All the conversations I had with Tony and others about their lives in Lewes would lead to school, to education… to Tony’s son, at the local secondary where his English teacher admitted he had been “surprised” to find that Tony’s son was a talented writer. Like our eight-year-old, like other black or mixed-race boys, Tony’s son could do “cool” to white people’s satisfaction, but being black or mixed-race is not just about being “cool”, it is about… well, everything that being any other child was about.
Happily, at Mackenzie’s school, the old head retired a year ago and a new head arrived and suddenly it was very different. Within a week or two she had called the staff together and told them there was a problem with race in the school that needed to be addressed. Within a month of her start every pupil had drawn a portrait and written a poem about a black icon. Mandela, Beyoncé, footballers, actors… their images were plastered all over the main corridors. A new race-and-diversity policy was drawn up. As far as we were concerned, the school was transformed.
We wished the new head could take her ideas to the town’s moribund secondary school, too, where there is also an outgoing head, who seemed to us a remote, aloof figure, and where, again, black history barely features.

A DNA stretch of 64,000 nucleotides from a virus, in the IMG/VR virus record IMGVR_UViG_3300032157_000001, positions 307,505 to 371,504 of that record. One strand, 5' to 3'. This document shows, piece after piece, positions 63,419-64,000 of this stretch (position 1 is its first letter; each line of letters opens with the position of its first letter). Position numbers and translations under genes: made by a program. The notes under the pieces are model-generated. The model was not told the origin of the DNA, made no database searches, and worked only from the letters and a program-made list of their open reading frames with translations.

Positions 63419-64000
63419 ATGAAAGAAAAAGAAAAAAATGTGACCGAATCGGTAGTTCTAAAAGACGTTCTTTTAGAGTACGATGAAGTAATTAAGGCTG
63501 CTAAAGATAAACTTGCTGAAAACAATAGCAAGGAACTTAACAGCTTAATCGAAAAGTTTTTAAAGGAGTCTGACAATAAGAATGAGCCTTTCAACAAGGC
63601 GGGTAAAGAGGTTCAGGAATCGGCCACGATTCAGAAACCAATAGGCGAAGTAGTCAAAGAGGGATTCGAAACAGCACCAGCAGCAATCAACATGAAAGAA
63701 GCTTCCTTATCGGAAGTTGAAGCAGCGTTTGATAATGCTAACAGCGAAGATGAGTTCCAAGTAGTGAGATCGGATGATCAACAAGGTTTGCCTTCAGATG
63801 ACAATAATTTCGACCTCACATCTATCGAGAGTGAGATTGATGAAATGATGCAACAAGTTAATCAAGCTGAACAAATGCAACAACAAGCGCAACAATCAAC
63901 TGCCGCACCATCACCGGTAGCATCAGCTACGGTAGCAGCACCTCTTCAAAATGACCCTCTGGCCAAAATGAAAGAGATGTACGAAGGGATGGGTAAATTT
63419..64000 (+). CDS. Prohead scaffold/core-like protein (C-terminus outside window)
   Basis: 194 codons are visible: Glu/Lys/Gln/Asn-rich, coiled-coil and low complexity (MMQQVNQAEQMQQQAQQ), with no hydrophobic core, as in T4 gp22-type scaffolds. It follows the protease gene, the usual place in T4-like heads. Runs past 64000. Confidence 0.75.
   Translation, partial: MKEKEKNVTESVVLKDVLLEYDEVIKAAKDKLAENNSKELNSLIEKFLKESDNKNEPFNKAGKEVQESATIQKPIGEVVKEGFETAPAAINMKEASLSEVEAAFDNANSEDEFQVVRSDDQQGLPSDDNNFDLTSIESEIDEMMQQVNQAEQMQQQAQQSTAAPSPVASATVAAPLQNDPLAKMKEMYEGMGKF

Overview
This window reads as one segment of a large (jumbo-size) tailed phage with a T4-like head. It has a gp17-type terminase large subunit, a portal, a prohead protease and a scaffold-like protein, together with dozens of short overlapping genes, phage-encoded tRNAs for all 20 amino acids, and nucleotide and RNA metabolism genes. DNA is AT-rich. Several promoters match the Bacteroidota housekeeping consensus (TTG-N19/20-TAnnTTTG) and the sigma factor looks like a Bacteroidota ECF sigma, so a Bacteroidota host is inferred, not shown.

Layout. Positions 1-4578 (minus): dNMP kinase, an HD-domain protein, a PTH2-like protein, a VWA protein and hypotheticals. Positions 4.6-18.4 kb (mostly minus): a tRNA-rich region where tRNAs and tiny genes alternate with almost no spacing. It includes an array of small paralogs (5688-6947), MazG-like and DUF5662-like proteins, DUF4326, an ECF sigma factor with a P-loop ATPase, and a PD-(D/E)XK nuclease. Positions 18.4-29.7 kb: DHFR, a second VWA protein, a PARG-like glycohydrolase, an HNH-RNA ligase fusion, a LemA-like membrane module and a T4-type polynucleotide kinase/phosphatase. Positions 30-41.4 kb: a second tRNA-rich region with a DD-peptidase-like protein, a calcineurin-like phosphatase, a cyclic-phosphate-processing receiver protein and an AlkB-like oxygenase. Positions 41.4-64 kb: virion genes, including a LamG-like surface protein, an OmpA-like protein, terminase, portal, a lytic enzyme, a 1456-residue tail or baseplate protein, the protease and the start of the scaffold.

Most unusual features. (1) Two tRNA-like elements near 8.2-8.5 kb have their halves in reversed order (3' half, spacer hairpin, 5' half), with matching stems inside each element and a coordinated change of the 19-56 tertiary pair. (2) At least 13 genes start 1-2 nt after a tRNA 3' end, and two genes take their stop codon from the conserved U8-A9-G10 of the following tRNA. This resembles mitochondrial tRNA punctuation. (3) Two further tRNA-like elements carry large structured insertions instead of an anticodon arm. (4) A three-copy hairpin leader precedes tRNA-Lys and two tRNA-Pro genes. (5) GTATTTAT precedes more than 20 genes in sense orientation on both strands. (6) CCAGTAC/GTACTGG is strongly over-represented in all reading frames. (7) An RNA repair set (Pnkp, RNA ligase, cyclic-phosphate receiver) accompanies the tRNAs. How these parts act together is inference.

At Evelyn Grace, all pupils are expected to go on to higher education (Christian Sinibaldi) Unsurprisingly, in such an atmosphere, our two older daughters at the school often overhear or are subjected to casual racism — microaggressions. On a couple of occasions a pupil tells “nigger” jokes in the playground in front of our 13-year-old. At one stage she has a small group of friends who want to give each other cute nicknames. One wants to call our daughter “chocolate-brown bear”. No, says our daughter, you can’t call me that, it’s racist. The girl doesn’t get it — which is bad enough for our daughter — and won’t change her mind, which is worse. In the end our daughter walks away from the friendship. She is worn down by what she sees as the constant use of racist language in the playground: “Chinks”, “( )s”, “Pikeys” and all varieties of racist jokes. She thinks nobody can do anything to stop it as it is so ingrained in the school’s playground culture.
There are so few black pupils at the school that the handful are highly visible, none more so than a young boy who is always getting into trouble and ends up being permanently excluded. I pick up a local paper, the Sussex Express, one day and there is the boy in a mug shot on the front page. He is the lead story because he has been given an Asbo — “Lewes crime spree teen hit with Asbo”.